Automated test cases are a wonderful thing in theory. It’s great to be able to just set them running overnight and see what failed in the morning. But if your test scripts aren’t robust, then your cases are going to be as unreliable as a clock made of jelly, and that will make the test result analysis as painful and confusing as a jumping castle full of porcupines.
The most important thing to realise about writing test scripts is that test scripts are designed to fail. Having a heap of passing test scripts like ordering all the deep fried stuff off a yum cha menu – it looks alright, it tastes alright, but who knows what’s really in those things? You may not find out until it’s too late and you’re staring at the remains of your stomach on the floor, screaming “Why? Why did I not make my test scripts more robust?”
Well relax, because Trish is here to help you. Let’s take a look at an example test case:
“Verify that when a banana is put into a banana machine, banana juice comes out the juice tube.”
Sure, when the banana machine is working, you want the automated script to pass. But when it’s not working, you want to know exactly why. What you don’t want is your script to run and give you a message such as “FAILED! BANANA MACHINE IS NOT WORKING AS DESIRED!!” because then you will spend the rest of the day trying to figure out why and you will just end up tired, angry and covered in banana. And nobody wants that.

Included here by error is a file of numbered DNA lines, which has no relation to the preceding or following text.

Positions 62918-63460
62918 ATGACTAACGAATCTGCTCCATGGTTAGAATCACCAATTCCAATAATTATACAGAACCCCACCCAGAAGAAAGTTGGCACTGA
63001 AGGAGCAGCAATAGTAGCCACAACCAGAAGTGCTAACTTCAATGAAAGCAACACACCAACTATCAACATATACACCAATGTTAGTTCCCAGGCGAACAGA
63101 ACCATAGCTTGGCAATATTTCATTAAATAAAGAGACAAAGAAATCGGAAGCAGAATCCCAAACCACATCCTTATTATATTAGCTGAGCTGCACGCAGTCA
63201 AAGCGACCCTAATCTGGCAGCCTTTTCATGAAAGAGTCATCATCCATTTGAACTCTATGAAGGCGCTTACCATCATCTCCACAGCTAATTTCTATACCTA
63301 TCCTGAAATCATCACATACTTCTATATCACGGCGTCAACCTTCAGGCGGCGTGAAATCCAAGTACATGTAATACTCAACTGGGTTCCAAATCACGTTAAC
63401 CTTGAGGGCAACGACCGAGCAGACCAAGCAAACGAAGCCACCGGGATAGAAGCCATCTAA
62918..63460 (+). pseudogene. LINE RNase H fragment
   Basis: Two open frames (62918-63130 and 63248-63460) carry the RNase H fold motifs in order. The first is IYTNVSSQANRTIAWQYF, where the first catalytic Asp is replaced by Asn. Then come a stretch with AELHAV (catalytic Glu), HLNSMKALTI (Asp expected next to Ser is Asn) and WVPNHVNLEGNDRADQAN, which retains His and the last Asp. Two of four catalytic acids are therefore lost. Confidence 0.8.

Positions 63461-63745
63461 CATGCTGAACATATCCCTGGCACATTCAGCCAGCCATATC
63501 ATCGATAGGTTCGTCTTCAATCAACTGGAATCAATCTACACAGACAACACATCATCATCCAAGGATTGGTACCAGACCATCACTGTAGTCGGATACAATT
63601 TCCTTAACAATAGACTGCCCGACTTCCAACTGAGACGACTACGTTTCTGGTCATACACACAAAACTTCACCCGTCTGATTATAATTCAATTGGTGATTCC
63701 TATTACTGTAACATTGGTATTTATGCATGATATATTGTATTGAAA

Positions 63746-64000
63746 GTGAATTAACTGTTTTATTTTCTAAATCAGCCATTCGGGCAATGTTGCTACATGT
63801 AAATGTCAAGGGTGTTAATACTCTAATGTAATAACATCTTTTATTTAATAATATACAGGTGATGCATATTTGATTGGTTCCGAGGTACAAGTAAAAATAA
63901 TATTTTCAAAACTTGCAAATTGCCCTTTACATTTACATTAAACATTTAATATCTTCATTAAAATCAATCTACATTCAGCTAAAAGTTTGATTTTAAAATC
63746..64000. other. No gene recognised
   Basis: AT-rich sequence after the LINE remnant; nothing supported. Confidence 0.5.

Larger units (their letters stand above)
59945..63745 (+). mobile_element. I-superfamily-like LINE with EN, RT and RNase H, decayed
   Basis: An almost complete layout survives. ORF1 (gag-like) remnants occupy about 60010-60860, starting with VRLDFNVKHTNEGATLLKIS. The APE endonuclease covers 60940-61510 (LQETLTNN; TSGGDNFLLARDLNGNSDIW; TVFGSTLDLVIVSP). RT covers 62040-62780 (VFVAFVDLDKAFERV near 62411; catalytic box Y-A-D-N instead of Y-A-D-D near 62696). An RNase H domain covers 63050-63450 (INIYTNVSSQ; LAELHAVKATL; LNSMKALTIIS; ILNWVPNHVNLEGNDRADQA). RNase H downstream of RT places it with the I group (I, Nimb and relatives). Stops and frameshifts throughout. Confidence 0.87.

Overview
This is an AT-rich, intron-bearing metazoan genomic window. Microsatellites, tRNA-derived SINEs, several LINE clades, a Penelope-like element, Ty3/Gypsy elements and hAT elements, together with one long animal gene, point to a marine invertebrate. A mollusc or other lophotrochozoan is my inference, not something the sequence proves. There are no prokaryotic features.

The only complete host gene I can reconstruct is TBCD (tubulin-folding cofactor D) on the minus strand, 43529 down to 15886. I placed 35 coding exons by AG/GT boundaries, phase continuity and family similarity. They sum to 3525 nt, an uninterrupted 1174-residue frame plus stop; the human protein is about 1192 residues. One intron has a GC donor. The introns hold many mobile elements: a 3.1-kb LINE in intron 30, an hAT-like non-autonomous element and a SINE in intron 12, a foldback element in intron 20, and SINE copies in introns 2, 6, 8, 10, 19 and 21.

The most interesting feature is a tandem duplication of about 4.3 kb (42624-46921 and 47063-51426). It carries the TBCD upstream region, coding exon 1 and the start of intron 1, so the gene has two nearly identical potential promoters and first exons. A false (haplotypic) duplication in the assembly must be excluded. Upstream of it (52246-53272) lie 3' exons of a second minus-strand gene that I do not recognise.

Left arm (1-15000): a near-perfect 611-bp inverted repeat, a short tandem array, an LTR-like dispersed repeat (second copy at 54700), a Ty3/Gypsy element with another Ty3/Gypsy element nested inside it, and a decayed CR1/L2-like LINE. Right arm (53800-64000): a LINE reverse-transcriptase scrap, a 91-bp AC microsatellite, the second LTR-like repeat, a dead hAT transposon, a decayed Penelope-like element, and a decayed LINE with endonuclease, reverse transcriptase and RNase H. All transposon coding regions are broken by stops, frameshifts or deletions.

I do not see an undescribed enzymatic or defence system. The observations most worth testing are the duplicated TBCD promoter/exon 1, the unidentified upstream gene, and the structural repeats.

So have a think about what will go wrong and prepare for any scenario. In this case, you would think of the obvious first, such as the banana juice NOT coming out of the juice tube. So obviously you will want a message stating that “banana juice did not come out of the juice tube.” But what if something goes wrong before then? Obviously you will want to know about that too, otherwise your test case will be telling you “banana juice is not coming out of the juice tube” when really, the whole banana machine is on fire. You have to admit, it’s a bit of an understatement. So for this test case I would make sure that at the very least, appropriate error messages are able to be output for the following scenarios:
– Banana juice coming out, but not from the juice tube
– Some other kind of juice coming out of the juice tube
– My test case just dying because something else has gone completely and horribly wrong
This usually isn’t as tedious to do as you might think. A general rule of thumb is to not have any IF statements without ELSE statements accompanying them. And you will find that once you have written a few test cases this way, you can generally use the same logic over and over.
I’ll probably expand on this a little later but hopefully this should tide you over for now.